e all know the stereotype of the professor, sitting alone late at night in a study or library. By the light of a single lamp in an otherwise dark room, the professor flips backward and forward in a book, reading intently, taking notes, pulling down other texts from the shelves, rereading again and again in search of some profound insight.
Such an image may seem quaint, even tedious, but the type of reading described--repeated study, noting points, finding connections--serves the larger goals of the Core Course. This section of the Web site presents passages of Rousseau's text for you to examine. As you read the text that follows, you may explore links between related passages, consult Rousseau's notes, or consider Voltaire's biting, and often very funny, attacks.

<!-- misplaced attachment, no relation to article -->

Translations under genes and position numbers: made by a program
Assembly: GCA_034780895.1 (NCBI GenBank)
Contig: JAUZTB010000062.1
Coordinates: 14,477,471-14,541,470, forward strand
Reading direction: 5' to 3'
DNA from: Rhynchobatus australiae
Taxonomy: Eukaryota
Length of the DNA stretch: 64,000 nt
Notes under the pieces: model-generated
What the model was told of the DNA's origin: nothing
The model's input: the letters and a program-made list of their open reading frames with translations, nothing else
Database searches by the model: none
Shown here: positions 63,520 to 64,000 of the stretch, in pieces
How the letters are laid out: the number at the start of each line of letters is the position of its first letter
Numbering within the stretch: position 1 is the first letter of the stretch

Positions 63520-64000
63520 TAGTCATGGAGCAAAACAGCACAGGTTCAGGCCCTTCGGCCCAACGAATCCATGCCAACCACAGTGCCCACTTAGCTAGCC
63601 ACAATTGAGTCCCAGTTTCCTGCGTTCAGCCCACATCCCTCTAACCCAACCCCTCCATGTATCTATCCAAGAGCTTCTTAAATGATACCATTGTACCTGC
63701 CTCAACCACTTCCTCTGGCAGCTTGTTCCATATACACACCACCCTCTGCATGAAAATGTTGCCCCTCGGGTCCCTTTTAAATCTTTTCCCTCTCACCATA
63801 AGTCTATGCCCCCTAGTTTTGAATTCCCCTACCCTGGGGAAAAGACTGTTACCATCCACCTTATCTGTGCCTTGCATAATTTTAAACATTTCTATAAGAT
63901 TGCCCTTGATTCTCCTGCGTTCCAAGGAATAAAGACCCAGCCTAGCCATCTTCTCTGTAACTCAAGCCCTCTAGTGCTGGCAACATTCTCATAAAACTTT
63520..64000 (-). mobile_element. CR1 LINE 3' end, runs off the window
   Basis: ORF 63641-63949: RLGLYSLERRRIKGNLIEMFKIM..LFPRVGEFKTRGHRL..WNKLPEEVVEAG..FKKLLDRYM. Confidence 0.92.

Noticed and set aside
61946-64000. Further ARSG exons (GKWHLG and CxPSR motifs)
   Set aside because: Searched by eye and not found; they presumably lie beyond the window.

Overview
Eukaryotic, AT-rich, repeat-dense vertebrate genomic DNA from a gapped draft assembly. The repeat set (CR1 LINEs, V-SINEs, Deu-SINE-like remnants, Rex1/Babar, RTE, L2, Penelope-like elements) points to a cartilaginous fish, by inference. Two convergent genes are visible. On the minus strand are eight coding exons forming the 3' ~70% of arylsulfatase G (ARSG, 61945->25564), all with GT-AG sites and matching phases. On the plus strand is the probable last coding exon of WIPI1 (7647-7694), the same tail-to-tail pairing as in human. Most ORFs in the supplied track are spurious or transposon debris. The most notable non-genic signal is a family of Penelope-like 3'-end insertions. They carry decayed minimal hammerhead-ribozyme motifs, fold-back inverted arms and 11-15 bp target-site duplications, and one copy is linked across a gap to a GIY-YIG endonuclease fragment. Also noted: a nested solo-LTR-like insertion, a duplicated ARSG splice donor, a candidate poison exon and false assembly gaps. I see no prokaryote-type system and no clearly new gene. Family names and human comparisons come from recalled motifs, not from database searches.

We hope that this reading practice will suggest how works like Rousseau's are packed with information. Each phrase or reference can open new avenues to explore. As you read, take notes about:
--Joe Essid, Department of English